From one coast to the other, Canadian universities offer about 20 different graduate program in astronomy. Each of these institutions have their own tuition fees and funding rules. Most importantly, graduate astronomy programs are offered in cities with vastly different cost of living. Graduate students are, generally speaking, not member of a union when it comes to research (although they can be part of a union as teaching assistant). As such, they are not part of an organization that can help them know what is the situation like elsewhere for graduate students. Furthermore, relevant information tends to be lost quickly due to graduate students spending only a few years at the same place. This led to the present funding survey. Hopefully, it can bring present and future graduate students some relevant information.
The survey itself consists in funding information from 15 different institutions. Cost of living information was obtained from the website Numbeo crowd-sourcing database that include hundreds of entry for each city. References and details are included in the report.
The survey tries to be more comprehensive than previous ones by looking at major expenses for graduate students in each institutions. The categories of expenses included are:
-Full-time domestic tuition*
-Full-time ancillary fees*
* Quoted tuition and ancillary fees are for full-time students at the start of their degree. Fee reduction can apply after a fixed number of tuition instalments or as the thesis is being written, depending on the institution. Reduced fees schedule and total degree tuition will be included when the data as been compiled.
A note on international tuition is included when available, but the situation varies between universities. A section is also dedicated to ancillary fees as they vary a lot. Public transportation is included with the tuition fees at most universities but does amount to 500-1000$ a year when it isn’t. For housing, a range is given for each city, the lowest value represents a person living outside of the city core with 2 roommates while the higher value represents someone living alone in the city core. Internet, food and leisure expenses are based on conservative numbers detailed in the survey. Three scenarios are then considered. Housing being the largest single expense, the scenarios are based on the minimum, maximum and average of the housing range. The average housing value obtained is generally in good agreement with what a person should expect to pay to live in the city core with 2 roommates or alone outside of the city core. A measure of the disposable income can then be obtained by combining various funding and expenses scenarios.
Although the first page of the report only summarizes the values for students with minimum funding in an average expenses scenario, more details are available for individual institutions. TA hours and salary included in minimum funding, how much a student can get for an additional TA position (and associated disposable income) and total NSERC funding (and associated disposable income) are given for most of the universities.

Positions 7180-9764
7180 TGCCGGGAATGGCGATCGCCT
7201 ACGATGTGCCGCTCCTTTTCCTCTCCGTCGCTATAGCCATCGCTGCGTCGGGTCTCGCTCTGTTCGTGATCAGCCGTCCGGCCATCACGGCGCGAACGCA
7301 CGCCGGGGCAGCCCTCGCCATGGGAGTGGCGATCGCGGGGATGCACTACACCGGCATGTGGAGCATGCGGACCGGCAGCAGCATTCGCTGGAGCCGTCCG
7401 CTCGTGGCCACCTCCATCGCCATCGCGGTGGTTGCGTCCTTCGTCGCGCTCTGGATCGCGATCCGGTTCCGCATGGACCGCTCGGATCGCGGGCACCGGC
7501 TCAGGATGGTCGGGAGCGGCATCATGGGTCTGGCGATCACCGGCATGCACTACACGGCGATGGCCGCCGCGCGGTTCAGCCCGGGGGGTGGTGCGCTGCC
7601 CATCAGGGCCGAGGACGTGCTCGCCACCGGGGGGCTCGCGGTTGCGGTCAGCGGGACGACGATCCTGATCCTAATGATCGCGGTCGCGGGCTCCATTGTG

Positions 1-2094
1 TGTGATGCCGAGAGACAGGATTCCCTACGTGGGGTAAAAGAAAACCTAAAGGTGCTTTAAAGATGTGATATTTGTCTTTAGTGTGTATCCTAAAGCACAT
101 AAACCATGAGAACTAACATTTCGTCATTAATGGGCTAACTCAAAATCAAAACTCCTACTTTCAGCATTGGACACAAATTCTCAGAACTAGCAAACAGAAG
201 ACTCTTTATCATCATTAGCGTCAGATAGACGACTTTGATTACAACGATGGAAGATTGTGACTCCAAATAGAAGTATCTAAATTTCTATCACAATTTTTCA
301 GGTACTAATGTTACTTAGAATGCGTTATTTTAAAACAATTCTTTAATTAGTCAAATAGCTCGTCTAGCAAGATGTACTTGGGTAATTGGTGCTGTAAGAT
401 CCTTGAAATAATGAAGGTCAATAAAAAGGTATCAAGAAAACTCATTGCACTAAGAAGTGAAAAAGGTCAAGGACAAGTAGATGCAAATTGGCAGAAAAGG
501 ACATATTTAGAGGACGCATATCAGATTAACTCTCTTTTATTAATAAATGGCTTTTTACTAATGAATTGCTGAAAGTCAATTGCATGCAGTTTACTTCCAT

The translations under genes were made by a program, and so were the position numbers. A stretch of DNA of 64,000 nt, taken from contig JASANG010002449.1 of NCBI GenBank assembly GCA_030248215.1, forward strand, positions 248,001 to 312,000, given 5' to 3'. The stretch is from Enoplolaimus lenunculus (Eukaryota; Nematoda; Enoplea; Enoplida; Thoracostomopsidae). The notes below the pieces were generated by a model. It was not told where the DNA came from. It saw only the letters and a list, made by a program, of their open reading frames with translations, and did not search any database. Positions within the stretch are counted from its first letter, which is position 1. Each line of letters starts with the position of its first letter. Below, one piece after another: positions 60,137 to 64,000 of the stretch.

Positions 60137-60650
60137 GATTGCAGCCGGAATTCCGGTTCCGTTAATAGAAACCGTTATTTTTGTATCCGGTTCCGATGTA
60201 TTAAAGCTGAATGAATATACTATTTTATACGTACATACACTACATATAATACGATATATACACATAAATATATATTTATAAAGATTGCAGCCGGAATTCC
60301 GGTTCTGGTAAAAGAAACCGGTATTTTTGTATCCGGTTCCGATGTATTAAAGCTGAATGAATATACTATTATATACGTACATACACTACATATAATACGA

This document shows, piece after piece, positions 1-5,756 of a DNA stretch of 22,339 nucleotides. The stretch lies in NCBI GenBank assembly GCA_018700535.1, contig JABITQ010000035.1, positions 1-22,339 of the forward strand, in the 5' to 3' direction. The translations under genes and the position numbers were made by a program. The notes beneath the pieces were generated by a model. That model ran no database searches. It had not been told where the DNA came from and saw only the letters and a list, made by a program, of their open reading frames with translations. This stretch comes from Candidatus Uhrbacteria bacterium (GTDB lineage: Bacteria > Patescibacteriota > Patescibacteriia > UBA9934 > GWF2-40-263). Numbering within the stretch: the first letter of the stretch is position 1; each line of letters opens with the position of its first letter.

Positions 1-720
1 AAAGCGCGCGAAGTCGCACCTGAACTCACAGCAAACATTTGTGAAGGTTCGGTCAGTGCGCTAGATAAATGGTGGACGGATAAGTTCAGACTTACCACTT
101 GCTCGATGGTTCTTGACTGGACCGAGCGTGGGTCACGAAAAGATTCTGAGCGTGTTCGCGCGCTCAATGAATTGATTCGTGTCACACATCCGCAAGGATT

Getting a very complete picture of graduate funding is obviously very hard, especially when done on a voluntary basis like it is the case for this survey. The reader should keep in mind that there are limitations to the numbers obtained. For example, the distribution of funding compared to the minimum and the availability of scholarships (NSERC or others) are not included. Students also have to balance other things when deciding where to go, e.g.: research areas, excellence and reputation of the institution and the researchers, availability of supervisors, success of former students, etc.
It is of the opinion of the Graduate Student Committee that this survey should be kept updated and enhanced. It is also clear that the minimum funding situation of graduate astronomy students varies greatly throughout Canada. It should be kept in mind that, although the average funding may show a very different picture, a non-negligible fraction of graduate students have to live on minimum funding. Not having enough money to meet basic needs has been shown to be a huge source of stress. It also excludes individuals who may be capable of contributing in a meaningful way to research but who can’t because they either can’t afford it or are too stressed to do good work due to finances.
Download the report here.
Thank you to all the graduate students, graduate chairs and other department officials that provided the information necessary for the survey. Special thanks to Lisa Glass and Hannah Broekhoven-Fiene for their help putting the survey together.
For comments, questions or modification requests, please contact:
University of Victoria
slavoie at uvic.ca
This work was inspired by Lisa Glass, who first compiled funding information for astronomy programs across the country during her PhD at UVic. Her original reports are archived below. Please keep in mind that the interpretation and discussion of the results is in the context of funding at UVic, where Lisa completed her PhD. The metrics and values that are compared, however, can be applied in the context of the funding at any university, and therefore are helpful for analysis of the funding models for other universities.
2010: spreadsheet and final summary